10th September 2000
Front Page
Editorial/Opinion| Business| Sports|
Sports Plus| Mirror Magazine
The Sunday Times on the Web

Women in crisis

By Feizal Samath
Whenever repre- sentatives from Afghanistan's main women's rights group go abroad to attend conferences, they carry with them carpets or handicrafts and sell them to other delegates to raise much-needed funds for the organisation.

"I brought a few carpets along and want to sell them to delegates," said Aeman, a young member of the foreign committee of the Revolutionary Association of the Women of Afghanistan (RAWA). "We need the funds badly and it is customary to carry these items whenever we attend conferences abroad."

Aeman, like many other Afghan women activists, uses a pseudonym when travelling abroad to avoid being harassed by Afghan's Taliban regime where women are a suppressed group. 

"We are living under a very repressive regime. Women have no right to education or to health and are forced to stay indoors. Please tell the world," pleaded Aeman, who was attending an Asian conference in Colombo on the issue of violence against women.

The two-day meeting on August 19 and 20 organized by the Thai-based Asia Pacific Forum on Women, Law and Development brought together women's rights workers from Indonesia, Korea, Afghanistan, the Philippines, Sri Lanka, India, Burma, Fiji, Japan, Pakistan, Tibet, Bhutan, Australia, Thailand, Malaysia and Kampuchea.

It was a regional consultation with Radhika Coomaraswamy, the United Nations Special Rapporteur for Violence against Women, ahead of a report she is submitting to the UN General Assembly in December on violence against women.

"I am preparing this report on violence against women and was gathering the views of activists in the region. I can't tell you right now the contents of the report as it is being presented to the UN in December," Ms. Coomaraswamy said.

The conference, closed to the media, discussed the crisis in Afghanistan, the emergence of the women's rights movement in Indonesia and Japan's comfort women and other issues like migrant workers, domestic and sexual violence, all of which are predominant features of the Asian woman.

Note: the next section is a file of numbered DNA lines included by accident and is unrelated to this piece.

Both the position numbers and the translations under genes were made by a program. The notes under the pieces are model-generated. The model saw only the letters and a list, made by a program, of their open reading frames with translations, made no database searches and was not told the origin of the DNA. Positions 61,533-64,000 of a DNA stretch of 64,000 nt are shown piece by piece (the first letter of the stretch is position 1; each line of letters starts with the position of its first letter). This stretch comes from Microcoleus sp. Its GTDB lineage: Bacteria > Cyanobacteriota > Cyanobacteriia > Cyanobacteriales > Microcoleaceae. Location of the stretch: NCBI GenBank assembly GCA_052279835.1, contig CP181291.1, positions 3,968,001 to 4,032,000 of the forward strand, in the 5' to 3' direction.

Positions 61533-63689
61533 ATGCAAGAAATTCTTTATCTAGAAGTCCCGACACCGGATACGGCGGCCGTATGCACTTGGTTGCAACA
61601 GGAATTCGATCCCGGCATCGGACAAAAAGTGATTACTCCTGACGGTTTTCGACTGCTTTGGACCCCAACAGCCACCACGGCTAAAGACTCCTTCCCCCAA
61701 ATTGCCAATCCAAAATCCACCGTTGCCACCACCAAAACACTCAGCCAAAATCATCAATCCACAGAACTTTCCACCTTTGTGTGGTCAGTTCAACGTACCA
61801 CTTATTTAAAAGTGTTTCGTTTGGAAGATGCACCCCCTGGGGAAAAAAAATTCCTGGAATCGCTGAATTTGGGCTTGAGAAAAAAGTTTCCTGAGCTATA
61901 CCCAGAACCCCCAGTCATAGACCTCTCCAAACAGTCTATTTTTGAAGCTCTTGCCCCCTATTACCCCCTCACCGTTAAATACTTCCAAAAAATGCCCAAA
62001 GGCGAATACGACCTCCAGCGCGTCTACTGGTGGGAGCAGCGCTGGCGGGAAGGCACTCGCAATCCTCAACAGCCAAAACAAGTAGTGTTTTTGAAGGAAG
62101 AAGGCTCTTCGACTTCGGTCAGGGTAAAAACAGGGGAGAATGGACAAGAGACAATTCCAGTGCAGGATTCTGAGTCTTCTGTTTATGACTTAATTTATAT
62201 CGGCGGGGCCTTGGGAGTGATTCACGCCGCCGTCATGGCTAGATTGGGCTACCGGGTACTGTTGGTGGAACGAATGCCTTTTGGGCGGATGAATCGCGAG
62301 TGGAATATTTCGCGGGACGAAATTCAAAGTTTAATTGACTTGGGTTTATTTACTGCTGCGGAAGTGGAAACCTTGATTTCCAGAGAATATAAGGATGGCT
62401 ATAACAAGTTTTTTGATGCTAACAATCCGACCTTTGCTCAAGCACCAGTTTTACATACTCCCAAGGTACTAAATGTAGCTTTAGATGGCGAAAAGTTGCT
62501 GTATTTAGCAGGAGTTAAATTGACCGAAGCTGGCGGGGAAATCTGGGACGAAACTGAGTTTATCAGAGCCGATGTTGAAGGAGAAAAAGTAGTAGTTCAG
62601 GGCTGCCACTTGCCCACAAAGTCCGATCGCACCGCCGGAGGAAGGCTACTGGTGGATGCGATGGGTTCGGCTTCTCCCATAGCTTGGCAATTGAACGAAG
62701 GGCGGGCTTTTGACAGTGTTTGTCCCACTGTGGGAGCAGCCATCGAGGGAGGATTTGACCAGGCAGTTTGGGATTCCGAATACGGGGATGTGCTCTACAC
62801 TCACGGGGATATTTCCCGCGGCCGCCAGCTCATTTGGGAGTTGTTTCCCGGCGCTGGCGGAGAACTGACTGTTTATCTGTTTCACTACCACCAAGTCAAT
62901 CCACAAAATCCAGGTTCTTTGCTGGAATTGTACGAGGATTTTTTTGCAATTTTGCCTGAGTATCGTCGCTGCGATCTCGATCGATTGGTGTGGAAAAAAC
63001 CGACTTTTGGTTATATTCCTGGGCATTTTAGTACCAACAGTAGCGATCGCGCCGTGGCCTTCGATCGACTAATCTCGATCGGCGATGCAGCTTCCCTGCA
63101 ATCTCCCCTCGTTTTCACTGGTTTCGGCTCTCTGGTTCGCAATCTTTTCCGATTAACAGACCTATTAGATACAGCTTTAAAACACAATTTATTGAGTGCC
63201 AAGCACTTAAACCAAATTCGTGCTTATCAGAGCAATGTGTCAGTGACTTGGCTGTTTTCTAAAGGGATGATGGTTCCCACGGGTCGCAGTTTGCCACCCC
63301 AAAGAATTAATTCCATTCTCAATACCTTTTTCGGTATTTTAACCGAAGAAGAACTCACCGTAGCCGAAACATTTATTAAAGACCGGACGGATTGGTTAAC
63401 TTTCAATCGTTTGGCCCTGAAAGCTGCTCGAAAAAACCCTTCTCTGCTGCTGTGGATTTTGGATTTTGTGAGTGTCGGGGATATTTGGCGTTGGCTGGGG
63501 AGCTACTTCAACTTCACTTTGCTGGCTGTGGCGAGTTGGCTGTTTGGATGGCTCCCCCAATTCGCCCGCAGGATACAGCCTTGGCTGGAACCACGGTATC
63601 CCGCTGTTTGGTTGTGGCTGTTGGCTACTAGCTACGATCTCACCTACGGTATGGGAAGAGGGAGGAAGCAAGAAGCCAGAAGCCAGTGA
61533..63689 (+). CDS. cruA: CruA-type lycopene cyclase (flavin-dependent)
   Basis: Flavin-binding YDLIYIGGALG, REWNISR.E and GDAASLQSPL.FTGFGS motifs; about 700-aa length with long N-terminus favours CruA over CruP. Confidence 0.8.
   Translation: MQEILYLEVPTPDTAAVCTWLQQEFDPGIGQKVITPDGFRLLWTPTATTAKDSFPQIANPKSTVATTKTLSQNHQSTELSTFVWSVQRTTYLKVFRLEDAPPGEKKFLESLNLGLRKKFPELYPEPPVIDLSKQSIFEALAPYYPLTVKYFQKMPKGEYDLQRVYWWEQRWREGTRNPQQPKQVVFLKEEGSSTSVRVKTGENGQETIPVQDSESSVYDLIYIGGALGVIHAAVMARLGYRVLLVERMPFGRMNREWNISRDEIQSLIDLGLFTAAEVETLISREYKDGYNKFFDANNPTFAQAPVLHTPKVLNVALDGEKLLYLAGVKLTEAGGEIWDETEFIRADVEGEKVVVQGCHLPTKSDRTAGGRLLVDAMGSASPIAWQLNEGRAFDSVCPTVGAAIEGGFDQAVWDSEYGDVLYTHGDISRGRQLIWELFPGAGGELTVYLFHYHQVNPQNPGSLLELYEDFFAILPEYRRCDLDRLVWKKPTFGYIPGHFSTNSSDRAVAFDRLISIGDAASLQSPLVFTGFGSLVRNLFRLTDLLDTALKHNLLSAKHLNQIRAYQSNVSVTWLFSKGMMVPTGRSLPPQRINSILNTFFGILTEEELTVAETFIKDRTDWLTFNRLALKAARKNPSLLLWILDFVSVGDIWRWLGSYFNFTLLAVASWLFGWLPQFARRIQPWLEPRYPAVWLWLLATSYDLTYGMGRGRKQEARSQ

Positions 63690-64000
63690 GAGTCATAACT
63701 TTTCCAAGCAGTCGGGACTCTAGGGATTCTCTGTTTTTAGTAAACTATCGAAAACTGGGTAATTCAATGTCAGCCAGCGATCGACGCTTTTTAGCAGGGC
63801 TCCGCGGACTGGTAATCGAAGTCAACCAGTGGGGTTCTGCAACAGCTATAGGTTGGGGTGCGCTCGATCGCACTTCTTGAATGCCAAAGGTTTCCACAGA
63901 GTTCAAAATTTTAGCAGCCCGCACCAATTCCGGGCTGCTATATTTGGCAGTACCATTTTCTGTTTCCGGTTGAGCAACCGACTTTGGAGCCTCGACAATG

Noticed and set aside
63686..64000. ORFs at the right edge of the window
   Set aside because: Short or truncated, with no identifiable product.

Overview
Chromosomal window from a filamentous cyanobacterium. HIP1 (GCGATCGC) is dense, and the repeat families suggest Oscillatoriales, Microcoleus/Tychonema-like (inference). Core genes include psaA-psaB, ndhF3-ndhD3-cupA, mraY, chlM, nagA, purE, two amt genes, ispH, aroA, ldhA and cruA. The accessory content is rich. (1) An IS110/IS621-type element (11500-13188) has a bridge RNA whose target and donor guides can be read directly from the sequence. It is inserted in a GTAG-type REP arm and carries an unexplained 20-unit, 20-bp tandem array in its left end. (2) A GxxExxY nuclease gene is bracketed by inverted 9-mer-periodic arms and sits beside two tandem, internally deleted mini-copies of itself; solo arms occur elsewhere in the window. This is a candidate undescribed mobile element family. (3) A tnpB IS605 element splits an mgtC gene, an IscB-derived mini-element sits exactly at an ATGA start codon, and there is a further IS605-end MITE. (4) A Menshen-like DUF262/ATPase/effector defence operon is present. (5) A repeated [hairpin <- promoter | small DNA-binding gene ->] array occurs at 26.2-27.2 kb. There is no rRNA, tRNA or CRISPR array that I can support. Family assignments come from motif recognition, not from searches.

Aeman told the conference that her country was a forgotten nation in the eyes of the world. 
"While the world focuses on Kashmir or Bosnia all the time, Afghanistan is like a cemetery a forgotten corner in the planet, a country dominated by the most brutal and ferocious group of religious fascists," she said.

Aeman, in a speech made available to The Sunday Times, said women are beaten in Afghanistan, stoned in public for not wearing clothes according to Taliban rules, banned from education, using make-up, laughing aloud in public, playing any sport or watching movies or TV.
"Homes where a woman is present have their windows painted so that outsiders can never see her," she said. Women are not allowed to work in Afghanistan nor be seen in public without a male relative. Widows starve to death, beg on the streets, take to prostitution or just commit suicide. Desperate mothers sell their children on the streets as they can't feed them, she added.
Aeman said rape was commonplace with even a seven-year-old girl and a 70-year old grandmother being victims. The young activist, who is now working in Pakistan as a RAWA activist, like many others studied at a RAWA school secretly run in dozens of homes. The location of these schools is changed from time to time to escape detection.